The latest act to grace the stage of the Edge of Wedge in Southsea is flourishing singer/songwriter Ben Marwood. Originating from Reading, he has been on tour at venues across the country whilst also juggling a day job – although to hear him play, it’s clear to see where his passion truly lies.
Having taken inspiration from Eliot Smith and Death Cab For Cutie, he released an album earlier this year titled Outside There’s A Curse. Accompanying him on tour were fellow songwriters Kyle D of Dawn Chorus and The Retrospective Soundtrack Players, MynameisIan, and returning from Brighton University for the night just for us, The Boy I Used To Be.
First up was The Boy I Used To Be with just his acoustic guitar to accompany him on stage; with his shy demeanour and his eyes always averted from the audience, he comes across as incredibly nervous, but with his soulful Damien Rice style voice he certainly doesn’t need to be.
Next came MynameisIan, a Cardiff based acoustic act whose songs sound distinctly like they should be on a match.com advert. The song writing lacks any real skill or depth but is sweet and witty none the less, much like a male Kate Nash.
The last of Ben Marwood’s special guests was Kyle D. Evans who gave the gig a little variety with his more upbeat folksy songs accompanied by a trumpet, keyboard and a tambourine. With a voice more powerful than the other two acts, he raised the energy levels and got the crowd buzzing.
After a long wait came the much anticipated Ben Marwood. Also of the folk/acoustic genre, the loud gruffness to his voice, and the power and passion behind his guitar playing, ensure that his work could never be hidden away as background music. It calls your attention in a way that is impossible to ignore. To close your eyes, you’d think that you were listening to a Mumford and Sons demo tape, although lyrically he is more comparable to Ed Sheeran through the way his songs tell a story.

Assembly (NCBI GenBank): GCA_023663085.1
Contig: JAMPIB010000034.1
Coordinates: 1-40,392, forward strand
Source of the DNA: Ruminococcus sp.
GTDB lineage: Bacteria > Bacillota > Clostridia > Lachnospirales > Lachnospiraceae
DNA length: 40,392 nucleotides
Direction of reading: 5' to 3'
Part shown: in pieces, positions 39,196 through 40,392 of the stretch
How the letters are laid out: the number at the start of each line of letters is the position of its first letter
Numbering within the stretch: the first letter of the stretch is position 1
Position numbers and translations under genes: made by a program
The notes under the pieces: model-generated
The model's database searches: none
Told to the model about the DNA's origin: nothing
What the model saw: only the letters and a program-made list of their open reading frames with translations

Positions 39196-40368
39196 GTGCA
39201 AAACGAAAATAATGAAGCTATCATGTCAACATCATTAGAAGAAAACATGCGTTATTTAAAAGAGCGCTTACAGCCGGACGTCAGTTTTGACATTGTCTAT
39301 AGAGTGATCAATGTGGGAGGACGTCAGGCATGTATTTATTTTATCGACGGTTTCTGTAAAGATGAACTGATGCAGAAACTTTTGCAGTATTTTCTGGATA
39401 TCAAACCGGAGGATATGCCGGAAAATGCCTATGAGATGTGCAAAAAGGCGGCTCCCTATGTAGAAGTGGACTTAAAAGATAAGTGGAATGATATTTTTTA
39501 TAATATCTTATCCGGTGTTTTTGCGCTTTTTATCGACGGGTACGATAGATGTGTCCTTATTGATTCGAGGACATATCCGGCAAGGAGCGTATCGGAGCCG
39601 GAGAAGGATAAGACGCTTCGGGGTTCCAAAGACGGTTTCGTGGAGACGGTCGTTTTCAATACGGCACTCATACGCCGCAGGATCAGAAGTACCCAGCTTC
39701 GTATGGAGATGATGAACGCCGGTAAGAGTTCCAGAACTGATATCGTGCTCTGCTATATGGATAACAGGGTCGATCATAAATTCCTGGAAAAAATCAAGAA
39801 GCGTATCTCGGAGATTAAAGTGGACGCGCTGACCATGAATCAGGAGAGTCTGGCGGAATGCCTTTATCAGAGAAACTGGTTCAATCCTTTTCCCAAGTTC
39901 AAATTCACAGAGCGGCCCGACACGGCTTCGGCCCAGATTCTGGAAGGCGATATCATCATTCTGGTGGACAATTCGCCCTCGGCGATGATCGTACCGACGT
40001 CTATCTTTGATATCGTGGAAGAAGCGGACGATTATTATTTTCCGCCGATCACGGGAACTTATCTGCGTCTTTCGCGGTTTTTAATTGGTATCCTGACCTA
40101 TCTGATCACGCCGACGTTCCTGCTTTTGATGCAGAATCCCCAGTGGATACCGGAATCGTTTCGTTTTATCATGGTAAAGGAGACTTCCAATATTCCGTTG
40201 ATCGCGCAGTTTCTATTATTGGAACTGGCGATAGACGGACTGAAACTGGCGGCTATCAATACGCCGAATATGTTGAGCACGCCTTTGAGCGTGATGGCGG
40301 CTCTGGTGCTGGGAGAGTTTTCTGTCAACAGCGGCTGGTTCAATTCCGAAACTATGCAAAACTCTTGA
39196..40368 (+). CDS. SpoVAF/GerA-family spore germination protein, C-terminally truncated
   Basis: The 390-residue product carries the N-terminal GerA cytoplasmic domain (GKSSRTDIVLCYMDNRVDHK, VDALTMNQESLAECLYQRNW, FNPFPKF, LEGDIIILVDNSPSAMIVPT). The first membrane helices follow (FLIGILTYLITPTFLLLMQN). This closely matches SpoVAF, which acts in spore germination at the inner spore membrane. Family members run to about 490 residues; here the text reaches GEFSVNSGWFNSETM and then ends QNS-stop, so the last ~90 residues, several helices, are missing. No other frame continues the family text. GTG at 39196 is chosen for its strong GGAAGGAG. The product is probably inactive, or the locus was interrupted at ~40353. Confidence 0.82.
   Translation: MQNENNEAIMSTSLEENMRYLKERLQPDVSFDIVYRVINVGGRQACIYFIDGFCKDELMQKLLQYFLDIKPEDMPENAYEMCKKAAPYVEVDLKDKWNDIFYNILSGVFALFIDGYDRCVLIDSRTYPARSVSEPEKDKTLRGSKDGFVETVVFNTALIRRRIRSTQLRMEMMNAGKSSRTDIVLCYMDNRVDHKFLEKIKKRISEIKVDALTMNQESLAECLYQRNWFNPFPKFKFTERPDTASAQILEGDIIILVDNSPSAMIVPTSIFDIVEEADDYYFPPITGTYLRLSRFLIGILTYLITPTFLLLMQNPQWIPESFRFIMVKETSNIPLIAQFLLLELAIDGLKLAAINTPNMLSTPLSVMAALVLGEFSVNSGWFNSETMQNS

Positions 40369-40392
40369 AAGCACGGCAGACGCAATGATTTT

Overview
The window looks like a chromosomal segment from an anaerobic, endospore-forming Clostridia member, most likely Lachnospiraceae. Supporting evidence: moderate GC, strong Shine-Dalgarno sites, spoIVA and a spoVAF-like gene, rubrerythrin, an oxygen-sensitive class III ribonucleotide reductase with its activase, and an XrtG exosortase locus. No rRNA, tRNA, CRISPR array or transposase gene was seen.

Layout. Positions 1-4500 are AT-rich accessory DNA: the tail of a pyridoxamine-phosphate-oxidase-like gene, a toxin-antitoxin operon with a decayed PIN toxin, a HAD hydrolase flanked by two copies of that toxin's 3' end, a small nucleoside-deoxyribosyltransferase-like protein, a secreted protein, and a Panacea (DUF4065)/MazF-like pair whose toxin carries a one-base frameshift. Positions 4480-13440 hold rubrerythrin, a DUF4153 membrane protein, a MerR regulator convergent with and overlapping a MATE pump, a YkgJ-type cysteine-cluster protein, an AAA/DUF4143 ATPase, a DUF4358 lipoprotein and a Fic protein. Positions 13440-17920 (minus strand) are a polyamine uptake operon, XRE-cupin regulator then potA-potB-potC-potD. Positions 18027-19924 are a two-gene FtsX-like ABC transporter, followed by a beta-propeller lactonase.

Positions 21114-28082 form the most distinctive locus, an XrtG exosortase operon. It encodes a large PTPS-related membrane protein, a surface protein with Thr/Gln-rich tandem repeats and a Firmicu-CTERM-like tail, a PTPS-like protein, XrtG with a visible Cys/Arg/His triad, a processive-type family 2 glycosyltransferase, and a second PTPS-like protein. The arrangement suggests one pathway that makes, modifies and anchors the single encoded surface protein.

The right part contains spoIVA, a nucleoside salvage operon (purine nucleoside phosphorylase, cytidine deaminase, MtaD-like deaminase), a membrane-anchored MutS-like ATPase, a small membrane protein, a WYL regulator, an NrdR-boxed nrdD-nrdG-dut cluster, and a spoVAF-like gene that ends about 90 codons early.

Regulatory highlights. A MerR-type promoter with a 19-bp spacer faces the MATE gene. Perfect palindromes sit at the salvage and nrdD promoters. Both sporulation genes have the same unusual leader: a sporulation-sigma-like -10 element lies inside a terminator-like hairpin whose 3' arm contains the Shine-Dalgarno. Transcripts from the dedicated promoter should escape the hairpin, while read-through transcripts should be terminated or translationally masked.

Ben got the crowd going with ‘I Tried To Write A Sing-a-long’ and it was astounding exactly how much noise one room could make given the Edge of Wedge’s small capacity. Despite what appeared to be a few technical difficulties with the microphone, he soldiered on with confidence, combining pretty upbeat melodies with some more sombre tracks. From the way he moved seamlessly between playing and audience interaction (despite a few hecklers in the audience), one can genuinely believe that he was born to do this.
Ben Marwood has been described by some as being up with Dave Grohl as the nicest man in rock, and I would be inclined to agree. On the subject of the Portsmouth venue, he enthused: “everyone has been so friendly and welcoming, I’m so happy to be here.” We can only hope then that we will see a lot more of him in Portsmouth. With his raw talent and refreshing songwriting skills, I don’t doubt that we will.